• Meat
  • Nurture
  • Psychology

NOTE: Some nouns are both countable and uncountable. They have been put in bold.

List of Nouns – Uncountable Noun Examples

Uncountable Noun ExamplesPin

Collective Nouns

What are Collective Nouns?

The collective noun is used to refer to a collection of things or people. They are used to refer to a singular verb and make it as though it were one entity. Let’s take a look at some examples of collective nouns.

  • The pack of dogs ran wild through the town.
  • The choir sang loudly in the church.

Collective Noun Examples

  • Herd
  • Pack
  • Flock
  • Swarm
  • Shoal
  • Group
  • Crowd
  • Gang
  • Mob
  • Staff
  • Crew
  • Choir
  • Orchestra
  • Panel
  • Board
  • Troupe
  • Bunch
  • Pile
  • Heap
  • Set
  • Stack
  • Series
  • Shower
  • Fall

List of Nouns – Collective Nouns Image

Collective Noun ExamplesPin

Compound Nouns

Compound Nouns Definition

Compound nouns are words for people, animals, places, things, or ideas, made up of two or more words. Most compound nouns are made with nouns that have been modified by adjectives or other nouns.

List of Nouns – Compound Noun Examples

  • Airline
  • Airport
  • Aircraft
  • Armchair
  • Boyfriend
  • Battlefield
  • Briefcase
  • Butterfly
  • Countdown
  • Comeback
  • Background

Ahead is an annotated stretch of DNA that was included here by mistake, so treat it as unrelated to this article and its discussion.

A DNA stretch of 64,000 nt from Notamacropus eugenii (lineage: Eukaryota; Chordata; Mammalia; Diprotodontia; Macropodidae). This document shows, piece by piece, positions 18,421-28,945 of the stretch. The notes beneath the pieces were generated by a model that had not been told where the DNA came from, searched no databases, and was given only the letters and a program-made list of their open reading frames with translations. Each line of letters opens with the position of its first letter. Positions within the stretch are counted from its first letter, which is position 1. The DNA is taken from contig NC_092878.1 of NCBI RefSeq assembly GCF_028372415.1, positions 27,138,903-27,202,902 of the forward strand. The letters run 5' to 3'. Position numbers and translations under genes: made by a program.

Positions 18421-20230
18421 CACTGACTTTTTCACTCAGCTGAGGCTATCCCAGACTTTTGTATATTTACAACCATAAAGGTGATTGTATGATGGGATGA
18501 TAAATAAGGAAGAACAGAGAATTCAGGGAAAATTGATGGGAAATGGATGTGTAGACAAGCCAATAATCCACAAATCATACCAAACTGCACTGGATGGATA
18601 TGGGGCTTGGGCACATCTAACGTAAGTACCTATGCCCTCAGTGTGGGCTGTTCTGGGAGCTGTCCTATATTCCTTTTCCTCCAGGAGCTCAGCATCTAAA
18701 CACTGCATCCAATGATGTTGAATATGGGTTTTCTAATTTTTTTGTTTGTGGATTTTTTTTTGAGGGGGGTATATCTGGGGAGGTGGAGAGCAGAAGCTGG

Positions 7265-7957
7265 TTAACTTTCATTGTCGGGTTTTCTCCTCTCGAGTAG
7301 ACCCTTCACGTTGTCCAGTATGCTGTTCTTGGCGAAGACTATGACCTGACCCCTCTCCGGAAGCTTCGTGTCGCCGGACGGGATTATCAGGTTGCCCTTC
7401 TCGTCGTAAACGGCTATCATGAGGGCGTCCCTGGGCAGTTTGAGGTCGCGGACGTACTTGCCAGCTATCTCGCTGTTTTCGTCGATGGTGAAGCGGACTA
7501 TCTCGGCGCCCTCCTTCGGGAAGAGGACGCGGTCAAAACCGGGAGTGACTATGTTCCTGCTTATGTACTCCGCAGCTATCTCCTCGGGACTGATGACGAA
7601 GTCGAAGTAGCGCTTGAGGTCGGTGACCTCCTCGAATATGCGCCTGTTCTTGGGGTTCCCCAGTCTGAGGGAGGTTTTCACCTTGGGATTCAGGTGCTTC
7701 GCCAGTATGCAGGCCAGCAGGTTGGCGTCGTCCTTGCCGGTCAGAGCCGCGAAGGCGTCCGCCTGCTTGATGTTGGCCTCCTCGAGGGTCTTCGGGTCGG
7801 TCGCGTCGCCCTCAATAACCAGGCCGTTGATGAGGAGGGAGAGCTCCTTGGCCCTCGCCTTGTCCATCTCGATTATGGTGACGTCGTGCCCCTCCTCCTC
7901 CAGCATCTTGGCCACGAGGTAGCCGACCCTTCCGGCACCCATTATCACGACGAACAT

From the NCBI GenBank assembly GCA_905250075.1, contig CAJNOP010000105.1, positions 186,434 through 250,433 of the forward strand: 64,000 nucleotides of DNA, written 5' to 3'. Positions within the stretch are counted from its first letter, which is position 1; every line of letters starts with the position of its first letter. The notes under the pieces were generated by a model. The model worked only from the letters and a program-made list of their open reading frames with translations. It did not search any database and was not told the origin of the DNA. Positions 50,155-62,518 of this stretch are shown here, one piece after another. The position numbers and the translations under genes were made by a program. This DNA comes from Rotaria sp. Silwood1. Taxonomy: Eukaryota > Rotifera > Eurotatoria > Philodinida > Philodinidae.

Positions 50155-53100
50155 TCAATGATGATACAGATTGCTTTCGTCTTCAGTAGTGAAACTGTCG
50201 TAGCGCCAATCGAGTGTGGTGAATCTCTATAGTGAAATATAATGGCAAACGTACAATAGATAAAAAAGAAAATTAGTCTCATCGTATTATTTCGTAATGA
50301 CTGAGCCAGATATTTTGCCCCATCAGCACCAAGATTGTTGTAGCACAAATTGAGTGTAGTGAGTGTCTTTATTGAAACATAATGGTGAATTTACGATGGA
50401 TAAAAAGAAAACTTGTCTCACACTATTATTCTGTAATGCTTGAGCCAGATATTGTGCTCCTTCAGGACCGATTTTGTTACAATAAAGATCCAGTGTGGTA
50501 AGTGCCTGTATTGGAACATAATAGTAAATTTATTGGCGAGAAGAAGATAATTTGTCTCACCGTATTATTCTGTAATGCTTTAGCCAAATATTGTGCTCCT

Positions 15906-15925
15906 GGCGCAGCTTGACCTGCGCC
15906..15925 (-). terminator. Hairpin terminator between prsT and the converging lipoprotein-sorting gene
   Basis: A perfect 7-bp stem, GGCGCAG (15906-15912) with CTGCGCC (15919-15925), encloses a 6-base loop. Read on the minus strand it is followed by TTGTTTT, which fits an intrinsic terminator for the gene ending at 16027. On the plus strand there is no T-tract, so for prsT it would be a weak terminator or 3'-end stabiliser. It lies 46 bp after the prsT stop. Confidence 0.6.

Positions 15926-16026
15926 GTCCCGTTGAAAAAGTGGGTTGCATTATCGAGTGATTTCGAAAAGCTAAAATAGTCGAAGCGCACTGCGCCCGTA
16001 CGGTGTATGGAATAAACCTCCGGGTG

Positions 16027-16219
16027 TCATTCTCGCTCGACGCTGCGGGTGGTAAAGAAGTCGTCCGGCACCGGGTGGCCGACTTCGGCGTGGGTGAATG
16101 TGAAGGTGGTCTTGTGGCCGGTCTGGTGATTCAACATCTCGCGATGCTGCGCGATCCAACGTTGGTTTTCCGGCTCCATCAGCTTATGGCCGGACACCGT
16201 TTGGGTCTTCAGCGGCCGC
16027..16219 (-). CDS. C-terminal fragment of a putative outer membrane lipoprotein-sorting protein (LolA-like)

• Cupboard
  • Chopstick
  • Classmate
  • Daredevil
  • Daydream
  • Dragonfly
  • Everybody
  • Everything
  • Fireworks
  • Football
  • Footprint
  • Greenhouse
  • Hallway
  • Handcuff
  • Haircut
  • Homework
  • Horsefly
  • Houseboat
  • Inside
  • Moonlight
  • Myself
  • Notebook
  • Overdue
  • Pancake
  • Partnership
  • Photocopy
  • Raincoat
  • Rattlesnake
  • Ringworm
  • Skyscraper
  • Sandcastle
  • Snowboard
  • Sunshine
  • Teardrop
  • Teacup
  • Teapot
  • Thunderstorm
  • Timetable
  • Yourself

Compound Nouns List

Compound Noun ExamplesPin

Possessive Nouns

Possessive Nouns Definition

Possessive nouns are nouns that show ownership or possession. Normally these words would be a singular or plural noun, but in the possessive form they are used as adjectives to modify another a noun or pronoun.

Possessive Noun Examples

  • Cat’s toy
  • Charles’s car
  • Chris’s exam
  • Children’s clothes
  • Men’s shoes
  • Babies’ shoes
  • Lemons’ acidity
  • Owls’ eyes
  • Sister’s room
  • Jim’s pen
  • My mom’s bag